Today, we'll revisit history.
Before this morning, you may have said to friends that the 1954 Mercedes-Benz 300 SL is the world's first production car with fuel injection…but you would have been incorrect. (Don't worry, Wikipedia is wrong, too. The first two cars with fuel injection (conveniently put on-sale at almost the same time in 1952) are the Goliath GP700 and Gutbrod Superior 600.)
If you haven't yet read about the 1952 Goliath GP700 Sport coupé, you're in for a treat.
It may look like a Porsche 356 that's been steamed too long and has gone limp, but the Goliath GP700 is actually the more revolutionary of the two in several respects. Today, we talk about Porsche as having conquered great obstacles with the continued evolution of the rear-engine, rear-drive 911—but when the car debuted there were several distinct vehicles that employed the same layout.
City cars often had the engine in the back, for two (and presumably more) reasons: it kept the smell, noise, and gross-ness of internal combustion behind the cabin and freed up a lot of interior space. Keep in mind that automakers hadn't exactly cracked the code of packaging a front engine, front-wheel-drive layout that dominates our vehicles today—and an early pioneer, the first BMC Mini, was several years away.
The 1952 unveiling of the GP700 Sport from a company better-known for its three-wheeled delivery trucks (don't worry, I'll write about them soon!) hid another innovation besides its Bosch-sourced fuel injection system: a transverse engine and front-wheel-drive. As a bonus, they threw in a soon-to-be modern transmission with syncromesh on all four speeds. The cars were built by Karosserie Friedrich Rometsch using many aluminum components, it is reported to have weighed 780 kg (1719 lbs)—which seems a bit heavy to me.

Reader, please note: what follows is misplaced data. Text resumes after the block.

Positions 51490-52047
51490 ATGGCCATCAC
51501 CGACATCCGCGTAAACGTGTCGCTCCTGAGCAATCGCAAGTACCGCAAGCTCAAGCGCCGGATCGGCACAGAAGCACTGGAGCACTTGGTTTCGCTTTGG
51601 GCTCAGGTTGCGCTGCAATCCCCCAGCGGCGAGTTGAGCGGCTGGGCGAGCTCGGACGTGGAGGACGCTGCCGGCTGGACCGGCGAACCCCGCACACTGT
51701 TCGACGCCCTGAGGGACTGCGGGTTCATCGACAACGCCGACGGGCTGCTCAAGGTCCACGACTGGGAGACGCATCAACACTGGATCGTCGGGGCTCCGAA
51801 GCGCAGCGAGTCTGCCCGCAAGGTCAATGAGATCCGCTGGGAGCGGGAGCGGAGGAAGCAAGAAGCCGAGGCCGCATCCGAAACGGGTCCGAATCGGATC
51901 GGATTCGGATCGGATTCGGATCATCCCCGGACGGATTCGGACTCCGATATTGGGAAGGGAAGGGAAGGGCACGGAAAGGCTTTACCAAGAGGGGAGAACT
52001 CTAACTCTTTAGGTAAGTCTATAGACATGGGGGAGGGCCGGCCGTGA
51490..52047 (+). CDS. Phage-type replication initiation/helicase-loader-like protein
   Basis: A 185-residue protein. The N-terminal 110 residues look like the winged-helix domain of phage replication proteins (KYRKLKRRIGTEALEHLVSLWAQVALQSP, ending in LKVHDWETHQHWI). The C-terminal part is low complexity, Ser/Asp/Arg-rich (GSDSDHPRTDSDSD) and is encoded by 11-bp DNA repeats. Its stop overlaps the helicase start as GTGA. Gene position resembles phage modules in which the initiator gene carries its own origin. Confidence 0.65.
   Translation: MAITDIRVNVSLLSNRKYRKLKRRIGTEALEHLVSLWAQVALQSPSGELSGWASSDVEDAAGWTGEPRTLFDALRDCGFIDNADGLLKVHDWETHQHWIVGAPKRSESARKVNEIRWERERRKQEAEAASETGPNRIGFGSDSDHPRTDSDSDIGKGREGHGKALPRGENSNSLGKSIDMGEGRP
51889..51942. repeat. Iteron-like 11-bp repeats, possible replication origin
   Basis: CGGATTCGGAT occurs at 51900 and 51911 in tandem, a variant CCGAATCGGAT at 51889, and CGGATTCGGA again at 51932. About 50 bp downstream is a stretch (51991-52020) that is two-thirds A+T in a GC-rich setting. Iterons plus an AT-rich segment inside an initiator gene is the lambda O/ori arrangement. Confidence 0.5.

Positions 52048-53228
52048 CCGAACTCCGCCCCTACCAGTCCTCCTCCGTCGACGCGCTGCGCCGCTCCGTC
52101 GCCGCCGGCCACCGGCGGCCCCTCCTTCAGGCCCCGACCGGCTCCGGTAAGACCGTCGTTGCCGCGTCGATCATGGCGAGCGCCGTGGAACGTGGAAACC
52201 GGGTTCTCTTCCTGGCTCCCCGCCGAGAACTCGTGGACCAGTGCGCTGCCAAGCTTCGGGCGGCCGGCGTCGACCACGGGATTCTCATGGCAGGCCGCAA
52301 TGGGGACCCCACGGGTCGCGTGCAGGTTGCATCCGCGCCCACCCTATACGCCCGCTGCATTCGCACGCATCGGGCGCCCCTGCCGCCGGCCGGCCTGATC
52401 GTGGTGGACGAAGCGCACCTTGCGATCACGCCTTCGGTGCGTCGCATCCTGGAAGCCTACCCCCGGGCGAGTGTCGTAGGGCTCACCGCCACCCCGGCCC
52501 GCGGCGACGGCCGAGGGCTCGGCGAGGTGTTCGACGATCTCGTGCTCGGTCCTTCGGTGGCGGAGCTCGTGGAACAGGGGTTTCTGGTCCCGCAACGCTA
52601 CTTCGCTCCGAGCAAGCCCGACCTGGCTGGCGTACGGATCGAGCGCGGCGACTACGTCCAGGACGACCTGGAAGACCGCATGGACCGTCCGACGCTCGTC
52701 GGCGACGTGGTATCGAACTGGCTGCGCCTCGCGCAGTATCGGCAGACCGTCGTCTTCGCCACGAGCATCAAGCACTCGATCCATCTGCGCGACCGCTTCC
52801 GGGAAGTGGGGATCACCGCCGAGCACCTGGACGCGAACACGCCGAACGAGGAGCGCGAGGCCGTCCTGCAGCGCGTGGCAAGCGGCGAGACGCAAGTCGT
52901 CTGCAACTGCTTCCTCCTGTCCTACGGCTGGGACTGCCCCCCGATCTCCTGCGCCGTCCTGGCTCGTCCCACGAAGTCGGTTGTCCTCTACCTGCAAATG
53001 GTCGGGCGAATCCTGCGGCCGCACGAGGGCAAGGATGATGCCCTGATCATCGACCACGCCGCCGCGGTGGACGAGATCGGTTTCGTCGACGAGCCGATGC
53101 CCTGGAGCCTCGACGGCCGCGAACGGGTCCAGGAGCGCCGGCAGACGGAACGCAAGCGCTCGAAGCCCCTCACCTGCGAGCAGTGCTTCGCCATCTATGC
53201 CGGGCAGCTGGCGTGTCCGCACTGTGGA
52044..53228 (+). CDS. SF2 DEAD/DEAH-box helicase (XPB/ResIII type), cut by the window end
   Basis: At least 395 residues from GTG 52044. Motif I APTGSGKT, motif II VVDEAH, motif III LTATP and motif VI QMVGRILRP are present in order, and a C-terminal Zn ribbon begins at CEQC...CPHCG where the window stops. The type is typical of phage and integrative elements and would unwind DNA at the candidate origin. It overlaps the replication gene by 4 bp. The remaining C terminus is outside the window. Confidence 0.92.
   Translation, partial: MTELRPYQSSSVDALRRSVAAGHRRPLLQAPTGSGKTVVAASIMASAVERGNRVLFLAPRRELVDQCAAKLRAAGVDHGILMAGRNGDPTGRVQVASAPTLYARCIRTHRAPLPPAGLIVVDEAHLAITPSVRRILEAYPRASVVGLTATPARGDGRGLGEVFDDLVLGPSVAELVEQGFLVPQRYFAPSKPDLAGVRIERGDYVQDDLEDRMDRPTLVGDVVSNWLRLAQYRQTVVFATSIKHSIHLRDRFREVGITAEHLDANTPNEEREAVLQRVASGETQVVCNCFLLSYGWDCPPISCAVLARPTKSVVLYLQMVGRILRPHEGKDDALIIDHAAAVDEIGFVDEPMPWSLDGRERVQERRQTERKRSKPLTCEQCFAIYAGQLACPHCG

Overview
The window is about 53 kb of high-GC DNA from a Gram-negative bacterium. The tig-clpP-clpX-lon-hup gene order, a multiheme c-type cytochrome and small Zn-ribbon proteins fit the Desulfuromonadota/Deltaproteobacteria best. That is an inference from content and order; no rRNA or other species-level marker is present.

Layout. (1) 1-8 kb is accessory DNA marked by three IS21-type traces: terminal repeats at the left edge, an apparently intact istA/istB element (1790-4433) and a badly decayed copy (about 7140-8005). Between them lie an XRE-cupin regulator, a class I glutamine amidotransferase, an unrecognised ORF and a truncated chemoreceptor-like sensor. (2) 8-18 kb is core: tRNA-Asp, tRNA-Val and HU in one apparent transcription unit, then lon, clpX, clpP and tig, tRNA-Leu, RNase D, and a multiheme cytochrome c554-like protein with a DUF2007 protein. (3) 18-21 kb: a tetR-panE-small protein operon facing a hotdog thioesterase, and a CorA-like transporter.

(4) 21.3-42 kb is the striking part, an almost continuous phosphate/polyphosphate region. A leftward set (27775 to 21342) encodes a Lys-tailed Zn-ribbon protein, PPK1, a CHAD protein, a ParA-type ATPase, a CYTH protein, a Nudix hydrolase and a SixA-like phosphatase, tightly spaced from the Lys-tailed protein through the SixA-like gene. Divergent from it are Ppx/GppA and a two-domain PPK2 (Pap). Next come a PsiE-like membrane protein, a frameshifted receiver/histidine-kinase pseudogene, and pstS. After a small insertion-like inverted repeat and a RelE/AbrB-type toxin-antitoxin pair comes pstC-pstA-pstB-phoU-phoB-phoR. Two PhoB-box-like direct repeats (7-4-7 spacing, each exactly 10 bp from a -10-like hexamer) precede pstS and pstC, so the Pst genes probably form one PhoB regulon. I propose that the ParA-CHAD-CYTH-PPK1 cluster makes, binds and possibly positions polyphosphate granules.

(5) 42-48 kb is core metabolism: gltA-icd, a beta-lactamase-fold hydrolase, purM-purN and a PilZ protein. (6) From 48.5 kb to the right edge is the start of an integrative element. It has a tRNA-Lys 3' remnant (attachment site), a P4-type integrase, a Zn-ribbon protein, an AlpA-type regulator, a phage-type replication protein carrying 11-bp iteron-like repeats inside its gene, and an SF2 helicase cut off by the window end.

As a halo model of sorts for the family-oriented GP700 two-door sedan, it showcased what was possible to expect from a sports car with just two cylinders and two strokes. With an engine enlarged to 845-cc over the standard car's 688-cc, its 32 horsepower could push the GP700 Sport's saucer-like shape to a top speed of 125 km/h (78 mph).
As Goliath was a growing (and respected) part of the Borgward empire (isn't that a show on HBO?) that produced mainly mainstream models, this small sports car was more of a curiosity and engineering showcase—think of it as a Subaru XT or Peugeot RCZ that your grandparents may have driven.
If you'd like your own GP700 Sport, sadly, fewer than 30 were made and just three are thought to survive.
Later family sedan GP700 models were offered in GP 900 E specification for 1955, which put performance on par with the little coupe. Featuring 886-cc, the sedan could now top 120 km/h (75 mph) thanks to an impressive 50 horsepower—itself thanks to standard Bosch fuel injection.
If you'd like to learn more about the early days of fuel injection, the highly-recommended Auto Universum has an excellent article on that very topic.